Tech Review—Modern Racing Solid-State Battery Disconnect

It’s looking like the days of the old, mechanical power disconnect are numbered as Modern Racing has developed a better, safer, and more versatile version with its Solid-State Battery Disconnect.

The mechanical cable and push/pull lever employed to turn power off and on in race cars all over the world has been a reliable product and a mandated safety feature for many sanctioning bodies. It allows track and safety personnel the ability to shut the power down from the outside of the car, which can be necessitated by a variety of circumstances.

As necessity is often the mother of invention, an on-track incident involving Erica Enders at the NHRA event in Norwalk showed a fault in the design of the mechanical power disconnect system, and as Justin Elkes of Modern Racing was already working on something new to replace it, the near-tragic incident verified the need for something better and pushed development forward.

The Pro Modified machine Enders was driving at the time caught fire at the top end of the track and after the car came to a stop and Enders bailed out, a shorted out starter continued to turn the engine over. While that wouldn’t normally be an issue, especially with Enders having killed the ignition, the engine’s rotation continued to drive the mechanical fuel pump. The damaged fuel system then leaked fuel and fed the fire, but the NHRA Safety Safari was able to contain it. Once the car arrived back at Modern Racing for repairs and Elkes had a chance to assess the situation, he decided the time was right to make a change.

With the current mechanical design, it’s possible that a safety crew might not be able to reach the power disconnect if the back of the car is on fire. Another scenario is as a result of a crash, the mechanical disconnect components could be damaged and not function properly. Modern Racing believed it could add another layer of protection for everyone involved by building a better system.

“We had installed some solid-state disconnects on cars here that were industrial-based, and we liked getting rid of the mechanical switch, but we couldn’t find one made for the motorsports industry,” explained Elkes “There were none that had any logic in them and could take inputs. The concept also needed a switch able to handle the 24-volt cranking systems of the supercharged engines,” Elkes told us. “We just couldn’t find one that met all of our specs.”

In them midst of designing it, Elkes said that the NHRA approached Modern Racing about the situation.

“Looking at her incident and how it all unfolded, we needed to get these things in the cars,” he explained. “We had a prototype piece that we had been testing for some time and we did a presentation at St. Louis to them on how it works. There was a vote from the safety committee and chassis builders and it was unanimous to vote it in.”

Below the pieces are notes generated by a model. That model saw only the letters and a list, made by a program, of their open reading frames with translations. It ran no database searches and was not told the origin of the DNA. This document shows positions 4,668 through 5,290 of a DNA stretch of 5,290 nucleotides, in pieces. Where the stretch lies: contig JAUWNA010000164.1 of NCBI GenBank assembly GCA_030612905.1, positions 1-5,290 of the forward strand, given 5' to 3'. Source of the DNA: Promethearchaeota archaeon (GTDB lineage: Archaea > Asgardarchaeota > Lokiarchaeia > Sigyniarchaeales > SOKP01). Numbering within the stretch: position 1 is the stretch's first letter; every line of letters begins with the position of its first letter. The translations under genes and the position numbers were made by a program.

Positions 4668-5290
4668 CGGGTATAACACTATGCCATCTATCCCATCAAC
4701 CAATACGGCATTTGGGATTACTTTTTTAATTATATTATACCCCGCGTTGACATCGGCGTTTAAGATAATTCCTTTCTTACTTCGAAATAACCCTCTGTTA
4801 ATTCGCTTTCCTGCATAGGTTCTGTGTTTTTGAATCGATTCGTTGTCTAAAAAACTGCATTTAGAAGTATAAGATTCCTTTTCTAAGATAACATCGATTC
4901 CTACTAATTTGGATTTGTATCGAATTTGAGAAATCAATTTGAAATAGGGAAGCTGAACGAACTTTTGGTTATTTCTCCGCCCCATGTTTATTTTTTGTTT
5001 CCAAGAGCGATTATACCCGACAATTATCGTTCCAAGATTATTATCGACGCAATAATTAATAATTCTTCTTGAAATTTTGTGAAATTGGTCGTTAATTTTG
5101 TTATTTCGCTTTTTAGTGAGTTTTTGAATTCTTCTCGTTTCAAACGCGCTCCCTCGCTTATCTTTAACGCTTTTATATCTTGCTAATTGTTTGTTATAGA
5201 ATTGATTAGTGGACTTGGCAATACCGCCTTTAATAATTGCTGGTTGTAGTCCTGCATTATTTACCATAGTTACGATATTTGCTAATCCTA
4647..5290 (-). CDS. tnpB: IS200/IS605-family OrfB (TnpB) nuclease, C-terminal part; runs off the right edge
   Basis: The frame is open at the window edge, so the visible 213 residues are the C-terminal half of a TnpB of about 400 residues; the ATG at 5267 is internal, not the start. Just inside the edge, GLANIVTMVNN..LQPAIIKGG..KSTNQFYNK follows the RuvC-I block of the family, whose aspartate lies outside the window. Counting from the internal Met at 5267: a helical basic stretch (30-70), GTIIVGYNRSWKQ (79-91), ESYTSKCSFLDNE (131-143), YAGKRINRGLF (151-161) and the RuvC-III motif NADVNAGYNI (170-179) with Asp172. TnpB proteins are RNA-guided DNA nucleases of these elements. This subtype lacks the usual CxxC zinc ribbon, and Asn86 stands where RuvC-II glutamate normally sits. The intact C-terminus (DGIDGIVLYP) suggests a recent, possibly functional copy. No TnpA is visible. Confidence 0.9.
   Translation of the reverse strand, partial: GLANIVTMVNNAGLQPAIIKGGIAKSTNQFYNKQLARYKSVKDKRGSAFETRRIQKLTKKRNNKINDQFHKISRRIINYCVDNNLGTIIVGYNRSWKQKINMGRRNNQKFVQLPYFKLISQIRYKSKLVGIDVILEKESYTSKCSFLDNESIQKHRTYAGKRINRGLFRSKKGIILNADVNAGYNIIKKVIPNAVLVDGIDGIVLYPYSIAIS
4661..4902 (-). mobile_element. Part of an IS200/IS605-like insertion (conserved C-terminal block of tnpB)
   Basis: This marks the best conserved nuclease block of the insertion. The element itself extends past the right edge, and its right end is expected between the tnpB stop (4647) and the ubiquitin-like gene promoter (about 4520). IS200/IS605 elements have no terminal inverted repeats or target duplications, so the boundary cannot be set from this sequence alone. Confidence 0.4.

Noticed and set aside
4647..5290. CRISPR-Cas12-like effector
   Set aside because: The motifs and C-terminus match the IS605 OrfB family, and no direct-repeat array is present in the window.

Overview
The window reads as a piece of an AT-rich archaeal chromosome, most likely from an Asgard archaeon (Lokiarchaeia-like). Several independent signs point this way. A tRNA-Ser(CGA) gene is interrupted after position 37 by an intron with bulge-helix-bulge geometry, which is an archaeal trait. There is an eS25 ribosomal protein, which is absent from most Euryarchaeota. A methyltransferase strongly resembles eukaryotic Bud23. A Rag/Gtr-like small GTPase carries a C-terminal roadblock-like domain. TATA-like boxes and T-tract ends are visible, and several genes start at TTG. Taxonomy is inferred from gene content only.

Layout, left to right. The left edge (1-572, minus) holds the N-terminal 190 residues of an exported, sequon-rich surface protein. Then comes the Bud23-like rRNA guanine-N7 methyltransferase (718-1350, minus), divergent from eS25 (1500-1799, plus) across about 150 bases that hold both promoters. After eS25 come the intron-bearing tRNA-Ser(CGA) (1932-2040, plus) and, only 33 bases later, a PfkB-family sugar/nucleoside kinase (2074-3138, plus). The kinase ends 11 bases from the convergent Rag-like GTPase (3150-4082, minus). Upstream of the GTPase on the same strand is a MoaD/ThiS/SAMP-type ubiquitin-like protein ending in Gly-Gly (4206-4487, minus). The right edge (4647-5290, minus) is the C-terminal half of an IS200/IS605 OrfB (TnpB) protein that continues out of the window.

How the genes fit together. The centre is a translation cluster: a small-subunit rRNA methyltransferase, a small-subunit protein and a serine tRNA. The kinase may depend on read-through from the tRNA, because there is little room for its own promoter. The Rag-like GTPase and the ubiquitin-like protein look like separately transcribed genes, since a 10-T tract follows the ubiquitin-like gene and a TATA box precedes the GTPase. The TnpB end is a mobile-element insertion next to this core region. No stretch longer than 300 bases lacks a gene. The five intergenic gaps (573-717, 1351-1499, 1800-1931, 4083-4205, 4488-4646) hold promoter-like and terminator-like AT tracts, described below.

The final product resulted in the Modern Racing Solid-State Disconnect. Unlike a mechanical setup, this unit employs solid-state technology with no moving parts. And, at just a half-pound, it weighs only a third of a traditional mechanical disconnect. It’s simple, rugged, and reliable construction is designed specifically for the harsh environment of motorsports.

“It has a billet 6061-aluminum CNC-machined case with hard-coat anodizing and is O-ringed for weatherproofing,” Elkes said. “The battery stud is captured in the case so you can’t break it off — we take a lot of the things we’ve seen in electronics and make them better.”

Internally, the MR power disconnect is rated for 300 amps continuous usage (up to 1200A surge) and is safe for 5V—30V with low-voltage protection built in.

Likely the most interesting feature is how the system allows for multiple triggers to cut the power. If you order the power disconnect master kit, it includes a driver’s switch, an exterior large button-style switch, and a fire-suppression pressure switch that will cut power when a change in the pressure of the fire-suppression system is detected.

“This new system allows for multiple triggers, meaning the fire-suppression system, driver, or track crew can activate the disconnect. This layered safety reduces the chance of another dangerous fire on or off the track,” Elkes said. “Currently it has one input, but you can wire several inputs in series and if it sees any one of those triggers, it’ll disconnect.”

While the driver would likely engage the fire-suppression system, which would then trigger the disconnect, you could wire it in series for an overboost or oil pressure situation, or even kill the power in case of a parachute deployment failure.

Modern Racing’s power disconnect is now a mandatory safety requirement for both the Pro Modified and Pro Stock categories. And while it has been fully sorted before coming to market, we’re sure teams and car builders will find new ways to utilize its expandability going forward.

Source
Modern Racing
(704) 576-7337
Modernracing.net

Comments

comments